Niebezpiecznik.pl, a popular and acclaimed infosec blog in my country, recommends full disk encryption (emphasis original) to all people (ie. "Average Joes"). They warn that in the opposite scenario device theft is likely to have catastrophic consequences.
I'm interested, however, why full disk encryption and not home folder encryption. (By home folder I also mean its Windows equivalent, that is,
All personal data thieves might find interesting for frauds, blackmails, etc, is likely to reside in the home folder. Access to other folders can only give thieves the oh-so-important list of installed programs; so thieves will learn that the person was using Firefox or Google Chrome; Libre Office or Ms Office; maybe they will also learn the person was indulging themselves in certain video games. Other programs that are likely to be installed (Photoshop in case of graphic designers, programing IDEs in case of programmers, etc) will give them equally useless pieces of information.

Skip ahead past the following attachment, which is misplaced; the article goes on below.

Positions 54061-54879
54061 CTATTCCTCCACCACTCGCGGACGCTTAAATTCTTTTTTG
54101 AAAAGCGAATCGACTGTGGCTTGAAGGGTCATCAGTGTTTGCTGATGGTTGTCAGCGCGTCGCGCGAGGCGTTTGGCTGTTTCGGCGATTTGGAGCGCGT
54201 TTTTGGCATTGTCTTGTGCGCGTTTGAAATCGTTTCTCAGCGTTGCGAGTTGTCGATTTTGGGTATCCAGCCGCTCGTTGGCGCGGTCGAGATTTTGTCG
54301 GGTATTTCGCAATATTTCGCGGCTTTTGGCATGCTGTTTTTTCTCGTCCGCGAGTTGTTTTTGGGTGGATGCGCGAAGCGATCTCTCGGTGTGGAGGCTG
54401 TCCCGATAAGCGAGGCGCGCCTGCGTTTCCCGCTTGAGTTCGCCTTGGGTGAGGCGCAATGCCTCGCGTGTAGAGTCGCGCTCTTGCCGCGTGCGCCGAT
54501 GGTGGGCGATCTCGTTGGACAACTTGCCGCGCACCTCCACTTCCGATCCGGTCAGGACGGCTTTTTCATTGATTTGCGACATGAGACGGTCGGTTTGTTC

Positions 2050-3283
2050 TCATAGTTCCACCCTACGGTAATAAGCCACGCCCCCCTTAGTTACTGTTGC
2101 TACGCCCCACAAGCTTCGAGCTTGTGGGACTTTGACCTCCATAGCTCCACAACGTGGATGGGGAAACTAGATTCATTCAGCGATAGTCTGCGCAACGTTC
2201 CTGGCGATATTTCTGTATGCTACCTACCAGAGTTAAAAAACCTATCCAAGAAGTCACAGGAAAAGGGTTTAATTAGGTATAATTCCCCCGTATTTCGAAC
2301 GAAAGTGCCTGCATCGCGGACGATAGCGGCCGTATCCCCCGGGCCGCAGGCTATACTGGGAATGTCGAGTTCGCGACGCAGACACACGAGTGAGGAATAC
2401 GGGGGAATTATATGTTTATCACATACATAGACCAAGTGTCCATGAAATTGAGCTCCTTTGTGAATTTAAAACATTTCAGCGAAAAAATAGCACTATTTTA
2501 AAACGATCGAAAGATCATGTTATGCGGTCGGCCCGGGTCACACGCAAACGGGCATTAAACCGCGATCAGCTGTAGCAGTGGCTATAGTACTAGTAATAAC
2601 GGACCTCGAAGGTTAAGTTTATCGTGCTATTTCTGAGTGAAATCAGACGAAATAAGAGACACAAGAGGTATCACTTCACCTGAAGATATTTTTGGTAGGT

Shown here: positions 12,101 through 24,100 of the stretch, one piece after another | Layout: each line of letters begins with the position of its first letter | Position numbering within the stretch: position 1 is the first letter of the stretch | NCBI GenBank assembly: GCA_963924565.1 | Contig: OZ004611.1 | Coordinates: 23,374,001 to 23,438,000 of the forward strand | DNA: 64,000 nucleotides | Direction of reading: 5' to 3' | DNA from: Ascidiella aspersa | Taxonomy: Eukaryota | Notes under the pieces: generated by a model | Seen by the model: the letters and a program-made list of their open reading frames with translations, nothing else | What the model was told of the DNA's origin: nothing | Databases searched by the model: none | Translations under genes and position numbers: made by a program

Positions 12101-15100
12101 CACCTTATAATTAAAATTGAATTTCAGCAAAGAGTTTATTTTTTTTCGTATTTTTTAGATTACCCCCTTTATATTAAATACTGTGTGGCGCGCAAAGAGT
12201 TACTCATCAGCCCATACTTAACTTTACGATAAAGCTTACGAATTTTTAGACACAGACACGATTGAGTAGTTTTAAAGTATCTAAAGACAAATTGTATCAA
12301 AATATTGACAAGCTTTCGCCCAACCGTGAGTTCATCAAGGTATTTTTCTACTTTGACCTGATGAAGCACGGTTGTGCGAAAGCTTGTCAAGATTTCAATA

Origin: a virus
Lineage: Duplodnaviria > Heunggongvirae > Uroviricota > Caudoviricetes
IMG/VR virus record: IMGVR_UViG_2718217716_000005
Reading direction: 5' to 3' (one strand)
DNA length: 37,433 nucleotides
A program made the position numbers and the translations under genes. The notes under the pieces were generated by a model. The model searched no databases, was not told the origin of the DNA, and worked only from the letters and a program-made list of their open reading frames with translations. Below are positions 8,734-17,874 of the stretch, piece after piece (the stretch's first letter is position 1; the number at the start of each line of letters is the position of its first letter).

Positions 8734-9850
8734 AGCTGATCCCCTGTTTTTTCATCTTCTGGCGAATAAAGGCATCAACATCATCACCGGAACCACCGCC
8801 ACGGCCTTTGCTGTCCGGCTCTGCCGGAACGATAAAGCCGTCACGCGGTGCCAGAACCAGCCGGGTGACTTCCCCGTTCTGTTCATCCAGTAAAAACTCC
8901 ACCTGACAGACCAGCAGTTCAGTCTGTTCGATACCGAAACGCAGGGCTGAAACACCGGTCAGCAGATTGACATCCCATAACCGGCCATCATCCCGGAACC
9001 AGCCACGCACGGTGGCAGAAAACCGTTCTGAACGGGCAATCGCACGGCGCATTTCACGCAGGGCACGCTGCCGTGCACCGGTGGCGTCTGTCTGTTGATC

Even in Windows, since Vista or 7 (I don't recall), badly written programs which would store user data in Program Files, have their write access silently redirected to Virtual Store (which resides in
C:\Users\username\). Therefore I fail to see how could any personal information get leaked outside of the home folder.
The page I linked to doesn't provide rationale for full disk encryption as opposed to the home folder encryption. Therefore, may I ask if this is the general recommendation and why (not)? What threats can be mitigated by full disk encryption that home folder encryption would fail to mitigate? (Evil Maid is one of such threats, but I'm not sure if that's anything an Average Joe would have to worry about.)